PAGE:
We took a break.
We got busy and we were tired and we all have demanding jobs and excuses, excuses, excuses.
There was a time when this blog didn’t exist at all and a time when we weren’t writing as regularly as we all do now and it would be easy enough to stop and go back to that. But we all decided to not let that happen. Taking a break is one thing but letting something good just fizzle out would be a true disappointment.
The last episode of Parks and Recreation aired last week with little fanfare, the same way the show existed for most of it’s run, undeservedly so. I did not love the last episode. I found it maudlin, treacly, a little too neat and tidy (spoiler: we get to see everyone’s future and they all live happily ever after) and I wished it had been funnier. I wished it had been more like the episodes of Parks and Recreation that I do genuinely love – the ones in the office, where Leslie Knope is an unwavering positive force in this otherwise soul-sucking bureaucratic environment. Except it’s not as soul-sucking as it could be because Leslie loves her job and she’s surrounded by her very silly friends and co-workers. It’s crucial that Leslie not think, never think, it soul-sucking.
I’ve written before about my love of shows about good people. I like when writers and performers and directors find a way to make good and nice people interesting. Leslie Knope is a good person and she is sometimes (not always) a nice person. She’s also a feminist and an overbearing and fiercely loyal friend. The writers and creators of Parks and Recreation figured out fairly quickly just exactly who Leslie Knope was (in those early, not so good episodes, they did not seem to know) and the show benefitted enormously from this discovery. I think what I love about Leslie Knope most of all is that SHE knows exactly who she is. Leslie grows through the course of the show but she doesn’t change. She gets frazzled and sometimes angry but she doesn’t back down from her enthusiasm for her job and her work. Throughout the course of the show one thing becomes abundantly clear: nothing can stop Leslie Knope. She does not give up.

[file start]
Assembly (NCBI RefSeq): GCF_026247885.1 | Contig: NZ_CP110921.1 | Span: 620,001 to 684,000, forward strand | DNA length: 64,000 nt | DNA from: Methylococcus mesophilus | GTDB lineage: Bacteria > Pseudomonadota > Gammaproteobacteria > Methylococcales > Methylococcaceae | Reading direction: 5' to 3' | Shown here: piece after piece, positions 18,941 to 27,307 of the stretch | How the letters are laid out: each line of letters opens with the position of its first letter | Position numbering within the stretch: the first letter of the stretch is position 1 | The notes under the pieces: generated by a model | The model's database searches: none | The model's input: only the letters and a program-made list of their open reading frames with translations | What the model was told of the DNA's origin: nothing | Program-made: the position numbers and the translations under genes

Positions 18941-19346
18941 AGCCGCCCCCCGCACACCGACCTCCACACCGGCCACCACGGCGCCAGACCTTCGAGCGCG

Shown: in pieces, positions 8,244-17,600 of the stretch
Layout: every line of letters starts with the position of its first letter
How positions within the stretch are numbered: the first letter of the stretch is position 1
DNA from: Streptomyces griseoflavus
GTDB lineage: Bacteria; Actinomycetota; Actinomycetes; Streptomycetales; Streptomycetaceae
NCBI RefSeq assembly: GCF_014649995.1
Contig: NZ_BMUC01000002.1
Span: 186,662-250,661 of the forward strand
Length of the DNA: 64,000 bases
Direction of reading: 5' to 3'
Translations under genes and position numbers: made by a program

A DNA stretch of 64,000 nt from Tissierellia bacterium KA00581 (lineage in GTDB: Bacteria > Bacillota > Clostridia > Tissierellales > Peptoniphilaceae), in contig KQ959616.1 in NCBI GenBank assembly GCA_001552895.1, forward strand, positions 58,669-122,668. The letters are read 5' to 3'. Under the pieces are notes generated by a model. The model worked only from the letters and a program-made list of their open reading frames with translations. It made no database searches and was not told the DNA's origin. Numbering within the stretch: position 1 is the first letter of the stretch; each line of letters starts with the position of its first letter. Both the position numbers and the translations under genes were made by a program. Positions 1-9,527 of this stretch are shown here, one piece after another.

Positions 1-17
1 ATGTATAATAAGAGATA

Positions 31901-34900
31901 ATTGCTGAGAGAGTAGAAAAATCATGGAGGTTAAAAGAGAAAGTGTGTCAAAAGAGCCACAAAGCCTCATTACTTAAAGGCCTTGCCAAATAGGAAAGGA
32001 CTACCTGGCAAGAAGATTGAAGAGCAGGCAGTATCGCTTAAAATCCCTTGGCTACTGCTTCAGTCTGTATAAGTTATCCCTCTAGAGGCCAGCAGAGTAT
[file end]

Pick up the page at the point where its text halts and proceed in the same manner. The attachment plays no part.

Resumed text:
Watching the finale I was struck by the fact that, although I didn’t think the episode was all that great, I loved what this episode and the show as a whole has always been trying to say: that there is this thing about working with and succeeding with a team, whatever that means to you, that can give you the greatest joy. That finding a place for yourself, the right place for yourself, in the world can often happen somewhere unexpected. That loving what you do is not always easy and demands hard work. Despite the similarities early on, this wasn’t The Office where the person running the ship was largely oblivious to the task at hand and where getting any real work done was almost entirely accidental. Parks and Recreation celebrated work and teamwork and said that these things were essential to success. The show said that good work is its own reward. Good work often goes without fanfare. These things are not often said on TV. These things are not often said at all. Maybe because these things seem so obvious. And Parks and Recreation said these important things with jokes!
Parks and Recreation is not my show even though I like it a great deal (my sensibilities align far more with 30 Rock and I think Tina Fey can basically do no wrong). My friend Katie loves Parks and Recreation and has delightfully written about it on this very blog. That makes me happy. The show reminds me of her whenever I watch it. The same way I’m reminded of Jane when I watch Community. Or, Raph when I watch anything after 3am (this never happens because I’m tired but that doesn’t stop me from thinking about Raph). They’ve all written about these things on this blog. They’ve shared that happiness with me and with you. I love reading about the things that people love. I love talking to people about the things they love. I love the way people’s voices and faces change when they talk about something that they are legitimately excited about. I love noticing that change, too, in people’s writing. Nothing makes me happier than genuine enthusiasm. And that’s what I want this blog to be. A little like Leslie Knope and Parks and Recreation in that way, if that’s even possible. And, yes, I do realize now I’m being treacly.
Raph has called this blog a celebration and I think that’s the greatest compliment. Even when we write about a show we don’t like very much we are still writing about something we love. This blog is not our job but we put in the work because we love it, because it makes us happy, because we are a team.